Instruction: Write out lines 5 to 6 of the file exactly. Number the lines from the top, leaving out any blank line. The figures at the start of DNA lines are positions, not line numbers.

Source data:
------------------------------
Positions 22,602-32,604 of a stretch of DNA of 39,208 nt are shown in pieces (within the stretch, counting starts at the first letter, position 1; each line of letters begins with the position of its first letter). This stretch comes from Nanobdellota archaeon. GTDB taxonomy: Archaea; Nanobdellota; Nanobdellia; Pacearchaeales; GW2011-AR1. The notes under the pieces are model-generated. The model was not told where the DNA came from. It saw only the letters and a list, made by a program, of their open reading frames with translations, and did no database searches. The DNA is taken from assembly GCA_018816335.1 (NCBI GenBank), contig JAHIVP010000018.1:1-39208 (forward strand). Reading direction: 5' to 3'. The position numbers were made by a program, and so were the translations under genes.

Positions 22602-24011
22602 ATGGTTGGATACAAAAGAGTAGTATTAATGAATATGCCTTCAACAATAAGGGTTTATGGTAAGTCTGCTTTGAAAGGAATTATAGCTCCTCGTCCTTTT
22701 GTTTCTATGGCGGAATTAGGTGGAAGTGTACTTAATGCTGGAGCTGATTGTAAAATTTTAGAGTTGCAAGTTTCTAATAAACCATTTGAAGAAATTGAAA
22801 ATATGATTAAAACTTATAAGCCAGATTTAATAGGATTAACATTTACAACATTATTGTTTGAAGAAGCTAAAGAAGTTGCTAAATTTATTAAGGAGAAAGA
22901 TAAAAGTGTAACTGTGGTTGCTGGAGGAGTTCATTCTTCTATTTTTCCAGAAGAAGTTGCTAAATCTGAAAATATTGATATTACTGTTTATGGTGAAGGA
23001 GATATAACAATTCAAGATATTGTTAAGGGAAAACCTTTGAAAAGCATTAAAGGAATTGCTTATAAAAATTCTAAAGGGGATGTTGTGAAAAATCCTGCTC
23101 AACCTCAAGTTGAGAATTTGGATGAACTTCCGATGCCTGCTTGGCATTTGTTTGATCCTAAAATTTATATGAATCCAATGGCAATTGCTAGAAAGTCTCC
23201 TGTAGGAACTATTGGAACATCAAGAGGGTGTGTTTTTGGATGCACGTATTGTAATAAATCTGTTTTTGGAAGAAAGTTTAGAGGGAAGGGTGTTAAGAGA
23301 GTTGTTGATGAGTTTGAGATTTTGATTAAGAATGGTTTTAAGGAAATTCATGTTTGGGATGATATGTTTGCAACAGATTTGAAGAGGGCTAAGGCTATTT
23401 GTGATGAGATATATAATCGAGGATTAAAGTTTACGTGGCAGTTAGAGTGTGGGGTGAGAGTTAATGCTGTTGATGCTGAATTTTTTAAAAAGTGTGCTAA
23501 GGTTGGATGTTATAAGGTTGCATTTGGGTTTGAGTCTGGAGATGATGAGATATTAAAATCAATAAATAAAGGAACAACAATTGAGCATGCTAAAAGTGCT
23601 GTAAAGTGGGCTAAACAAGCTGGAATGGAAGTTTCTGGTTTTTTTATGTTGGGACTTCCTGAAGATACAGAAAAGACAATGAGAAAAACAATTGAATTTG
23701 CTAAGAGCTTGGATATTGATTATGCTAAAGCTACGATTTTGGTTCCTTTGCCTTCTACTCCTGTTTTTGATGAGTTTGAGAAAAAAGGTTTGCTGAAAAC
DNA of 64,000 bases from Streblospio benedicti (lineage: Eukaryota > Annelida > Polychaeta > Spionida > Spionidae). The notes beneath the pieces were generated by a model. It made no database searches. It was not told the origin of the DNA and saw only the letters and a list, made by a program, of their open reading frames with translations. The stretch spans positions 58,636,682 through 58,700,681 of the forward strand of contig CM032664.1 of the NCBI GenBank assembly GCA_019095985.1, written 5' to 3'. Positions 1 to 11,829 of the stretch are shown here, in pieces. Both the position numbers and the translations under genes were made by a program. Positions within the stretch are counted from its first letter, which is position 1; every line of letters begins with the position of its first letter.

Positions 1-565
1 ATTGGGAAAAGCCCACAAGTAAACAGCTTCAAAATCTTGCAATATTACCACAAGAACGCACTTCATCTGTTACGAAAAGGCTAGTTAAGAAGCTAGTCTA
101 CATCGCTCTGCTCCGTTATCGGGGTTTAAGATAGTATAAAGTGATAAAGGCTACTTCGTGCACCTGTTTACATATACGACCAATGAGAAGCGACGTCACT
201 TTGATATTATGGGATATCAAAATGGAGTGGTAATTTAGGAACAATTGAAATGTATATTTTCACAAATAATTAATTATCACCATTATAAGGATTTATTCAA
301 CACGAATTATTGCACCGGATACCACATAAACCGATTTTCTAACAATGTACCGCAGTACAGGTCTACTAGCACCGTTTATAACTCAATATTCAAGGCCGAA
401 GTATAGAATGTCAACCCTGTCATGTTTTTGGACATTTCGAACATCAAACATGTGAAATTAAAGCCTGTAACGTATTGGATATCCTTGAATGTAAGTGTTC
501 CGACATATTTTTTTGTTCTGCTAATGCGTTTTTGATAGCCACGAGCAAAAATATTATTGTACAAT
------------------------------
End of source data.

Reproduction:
22801 ATATGATTAAAACTTATAAGCCAGATTTAATAGGATTAACATTTACAACATTATTGTTTGAAGAAGCTAAAGAAGTTGCTAAATTTATTAAGGAGAAAGA
22901 TAAAAGTGTAACTGTGGTTGCTGGAGGAGTTCATTCTTCTATTTTTCCAGAAGAAGTTGCTAAATCTGAAAATATTGATATTACTGTTTATGGTGAAGGA